- during sunset to sunrise between the Dan Beard Bridge and the Brent Spence Bridge on the Ohio River for any vessel not documented by the U.S. Coast Guard as commercial and during daylight hours of U.S. Coast Guard approved special events.
No person shall operate a vessel within 300 feet of an official diver's flag unless tendering the dive operation. (See diagrams of dive flags in "Aids to Navigation."
No person shal permit operation of a vessel in violation of these sections.
Many Ohio state park lakes have an unmarked 300-foot "idle speed" or "no wake" shore zone, while other lakes have a 100-foot shore zone. To gauge the 300-foot zone, visualize the length of a football field. Check the lake zoning before boating.
"Idle speed" is the slowest possible speed needed to maintain steerage and maneuverability.
"Wake" is defined as a track left in the water by a watercraft, causing waves that may cause discomfort, injury or damage to persons, watercraft or property.
Mooring and Interference with Buoys Prohibited
(ORC 1547.09 & OAC 1501:47-1-10)
No person shall moor or anchor in any designated speed zone or water ski zone. Unless in distress, no person shall moor, anchor, or tie to any marker, aid, buoy, light, or other aid to navigation. No person shall operate or permit operation of a vessel in violation of this section.
No person shall climb on, swim or hang on, dive off, tie a watercraft to, injure, sink, disconnect from its anchor, damage, deface, or interfere with any buoy or other aid to navigation.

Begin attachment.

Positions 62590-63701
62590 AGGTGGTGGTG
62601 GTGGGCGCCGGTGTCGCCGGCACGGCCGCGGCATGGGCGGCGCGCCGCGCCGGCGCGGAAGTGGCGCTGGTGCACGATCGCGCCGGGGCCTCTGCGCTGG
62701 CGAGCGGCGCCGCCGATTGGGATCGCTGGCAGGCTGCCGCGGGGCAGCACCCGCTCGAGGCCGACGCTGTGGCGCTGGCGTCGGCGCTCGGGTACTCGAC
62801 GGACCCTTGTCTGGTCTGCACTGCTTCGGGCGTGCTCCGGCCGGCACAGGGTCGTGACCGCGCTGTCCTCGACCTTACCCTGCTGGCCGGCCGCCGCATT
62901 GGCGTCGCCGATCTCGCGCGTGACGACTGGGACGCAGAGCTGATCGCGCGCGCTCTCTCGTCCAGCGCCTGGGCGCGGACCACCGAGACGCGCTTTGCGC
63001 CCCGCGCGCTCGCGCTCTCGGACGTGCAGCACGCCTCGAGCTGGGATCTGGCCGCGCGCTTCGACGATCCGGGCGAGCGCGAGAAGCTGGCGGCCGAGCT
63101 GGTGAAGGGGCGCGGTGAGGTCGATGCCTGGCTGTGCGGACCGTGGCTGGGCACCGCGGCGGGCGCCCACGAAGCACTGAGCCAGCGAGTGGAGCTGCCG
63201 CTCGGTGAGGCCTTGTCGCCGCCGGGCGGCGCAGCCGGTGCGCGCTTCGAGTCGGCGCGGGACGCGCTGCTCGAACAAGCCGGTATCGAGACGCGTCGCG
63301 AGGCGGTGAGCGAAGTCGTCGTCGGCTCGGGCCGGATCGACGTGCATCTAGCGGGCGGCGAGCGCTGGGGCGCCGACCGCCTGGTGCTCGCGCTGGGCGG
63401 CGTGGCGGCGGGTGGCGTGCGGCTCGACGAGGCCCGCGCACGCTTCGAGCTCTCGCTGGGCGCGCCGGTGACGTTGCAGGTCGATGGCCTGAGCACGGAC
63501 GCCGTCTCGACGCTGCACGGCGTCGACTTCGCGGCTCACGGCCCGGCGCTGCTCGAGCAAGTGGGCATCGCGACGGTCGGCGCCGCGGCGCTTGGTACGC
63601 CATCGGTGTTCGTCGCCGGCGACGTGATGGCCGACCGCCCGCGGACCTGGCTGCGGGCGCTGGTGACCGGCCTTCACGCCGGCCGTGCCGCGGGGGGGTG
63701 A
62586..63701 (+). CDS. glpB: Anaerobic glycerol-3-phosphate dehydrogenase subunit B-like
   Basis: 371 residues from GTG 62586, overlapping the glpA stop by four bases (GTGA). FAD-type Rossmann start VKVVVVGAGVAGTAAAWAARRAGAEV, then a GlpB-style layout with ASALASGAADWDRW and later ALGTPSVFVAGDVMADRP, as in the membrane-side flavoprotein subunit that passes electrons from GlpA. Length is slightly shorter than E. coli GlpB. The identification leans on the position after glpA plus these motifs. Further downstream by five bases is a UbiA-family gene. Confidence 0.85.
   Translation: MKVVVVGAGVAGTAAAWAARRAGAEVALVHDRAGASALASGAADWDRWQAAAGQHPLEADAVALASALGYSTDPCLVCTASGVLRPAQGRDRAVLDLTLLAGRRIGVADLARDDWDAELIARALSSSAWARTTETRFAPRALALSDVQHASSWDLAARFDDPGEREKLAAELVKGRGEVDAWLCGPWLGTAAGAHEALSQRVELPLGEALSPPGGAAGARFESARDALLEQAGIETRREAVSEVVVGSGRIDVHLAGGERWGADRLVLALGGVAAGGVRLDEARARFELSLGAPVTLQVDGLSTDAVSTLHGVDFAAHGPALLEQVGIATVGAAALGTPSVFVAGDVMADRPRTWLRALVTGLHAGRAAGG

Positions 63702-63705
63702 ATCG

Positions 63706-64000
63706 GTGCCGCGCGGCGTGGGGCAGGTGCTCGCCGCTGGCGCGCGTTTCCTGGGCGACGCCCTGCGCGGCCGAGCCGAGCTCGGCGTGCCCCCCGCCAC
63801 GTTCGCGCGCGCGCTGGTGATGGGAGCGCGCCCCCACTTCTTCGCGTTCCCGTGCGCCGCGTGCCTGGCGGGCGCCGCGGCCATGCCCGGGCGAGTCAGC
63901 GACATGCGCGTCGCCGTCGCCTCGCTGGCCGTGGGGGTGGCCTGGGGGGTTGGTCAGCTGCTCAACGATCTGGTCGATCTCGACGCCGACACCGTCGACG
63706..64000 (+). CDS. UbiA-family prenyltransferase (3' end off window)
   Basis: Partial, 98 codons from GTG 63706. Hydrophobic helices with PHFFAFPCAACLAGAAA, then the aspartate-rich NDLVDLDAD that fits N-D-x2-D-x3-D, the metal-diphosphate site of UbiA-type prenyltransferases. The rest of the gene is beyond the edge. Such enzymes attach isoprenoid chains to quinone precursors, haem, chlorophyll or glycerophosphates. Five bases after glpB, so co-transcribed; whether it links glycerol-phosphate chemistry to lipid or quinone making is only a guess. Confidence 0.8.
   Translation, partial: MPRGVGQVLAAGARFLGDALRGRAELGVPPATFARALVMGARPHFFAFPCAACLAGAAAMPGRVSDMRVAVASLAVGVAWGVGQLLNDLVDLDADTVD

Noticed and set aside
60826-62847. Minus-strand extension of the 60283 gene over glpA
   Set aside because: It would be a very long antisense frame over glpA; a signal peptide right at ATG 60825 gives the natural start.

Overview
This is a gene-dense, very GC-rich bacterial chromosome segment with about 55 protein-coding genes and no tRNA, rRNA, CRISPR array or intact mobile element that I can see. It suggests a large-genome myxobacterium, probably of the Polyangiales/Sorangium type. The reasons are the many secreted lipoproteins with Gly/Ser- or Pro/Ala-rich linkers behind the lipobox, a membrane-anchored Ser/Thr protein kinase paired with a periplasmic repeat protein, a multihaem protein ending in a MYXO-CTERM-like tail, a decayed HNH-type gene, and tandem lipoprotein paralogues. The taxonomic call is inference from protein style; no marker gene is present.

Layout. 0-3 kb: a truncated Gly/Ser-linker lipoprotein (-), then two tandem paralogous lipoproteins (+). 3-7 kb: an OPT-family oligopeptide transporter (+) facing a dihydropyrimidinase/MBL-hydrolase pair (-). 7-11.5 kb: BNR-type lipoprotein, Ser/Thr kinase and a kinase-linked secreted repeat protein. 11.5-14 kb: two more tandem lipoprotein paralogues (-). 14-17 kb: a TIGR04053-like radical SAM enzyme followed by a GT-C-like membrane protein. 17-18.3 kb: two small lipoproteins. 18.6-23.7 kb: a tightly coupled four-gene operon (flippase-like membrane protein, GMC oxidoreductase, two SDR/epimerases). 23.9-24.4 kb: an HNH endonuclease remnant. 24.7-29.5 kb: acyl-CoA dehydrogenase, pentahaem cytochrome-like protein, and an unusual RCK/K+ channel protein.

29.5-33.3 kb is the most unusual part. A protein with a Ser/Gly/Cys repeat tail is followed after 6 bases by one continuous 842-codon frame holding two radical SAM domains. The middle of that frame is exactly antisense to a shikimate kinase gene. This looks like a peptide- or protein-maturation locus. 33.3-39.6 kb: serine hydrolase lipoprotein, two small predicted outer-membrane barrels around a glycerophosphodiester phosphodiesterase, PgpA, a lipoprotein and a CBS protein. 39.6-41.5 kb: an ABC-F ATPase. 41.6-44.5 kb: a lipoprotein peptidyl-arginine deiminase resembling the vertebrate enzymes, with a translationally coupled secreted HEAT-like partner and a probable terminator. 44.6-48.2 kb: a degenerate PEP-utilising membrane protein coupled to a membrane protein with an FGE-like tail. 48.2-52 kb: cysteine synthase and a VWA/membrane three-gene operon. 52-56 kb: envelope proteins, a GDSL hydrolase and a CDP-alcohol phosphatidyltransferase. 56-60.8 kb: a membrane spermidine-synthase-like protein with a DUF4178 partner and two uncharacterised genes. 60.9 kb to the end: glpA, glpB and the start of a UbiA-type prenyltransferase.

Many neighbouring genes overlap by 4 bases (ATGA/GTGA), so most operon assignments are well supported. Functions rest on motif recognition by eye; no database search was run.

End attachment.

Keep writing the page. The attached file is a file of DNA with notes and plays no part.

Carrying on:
Obstructing a Waterway, Securing of Docked and Anchored Vessels
No person shall anchor, moor, tie-up, or raft off to any other vessel, dock, launch ramp, or structure in such a manner that the vessel blocks, impedes, or restricts other vessels in their normal and reasonable use or navigation.
No person shall leave any vessel anchored, or in any dock space, or tie-up space, without first properly fastening and securing the vessel in such a manner as to avoid fouling or collision with any other vessel, or from drifting free.
Operating Under the Influence of Alcohol or Drugs Prohibited/Testing
(ORC 1547.11 ; ORC 1547.111)
No person shall operate or be in physical control of any vessel underway, or manipulate any water skis or similar device if the person is under the influence of alcohol and/or drugs. A person is in violation with a concentration of 0.08 or more Blood Alcohol Content (BAC).
NOTE: Legal limit for persons under 21 years of age is 0.02 Blood Alcohol Content (BAC).
Any person who operates a vessel, water skis or similar device shall be deemed to have given consent to a chemical test or tests of their blood, breath, or urine to determine alcohol or drug content if arrested. If a person under arrest refuses to submit to a chemical test the person is prohibited from operating a vessel or water skis or from registering a vessel for a one-year period. If the person is the owner of the vessel the registration certificate and tags will be impounded for a one-year period.
Penalty for Operating Under the
Influence of Alcohol or Drugs
||3 days jail
|6 months jail
||10 days jail
|6 months jail
||30 days jail
|6 months jail
Incapacitated Operators Prohibited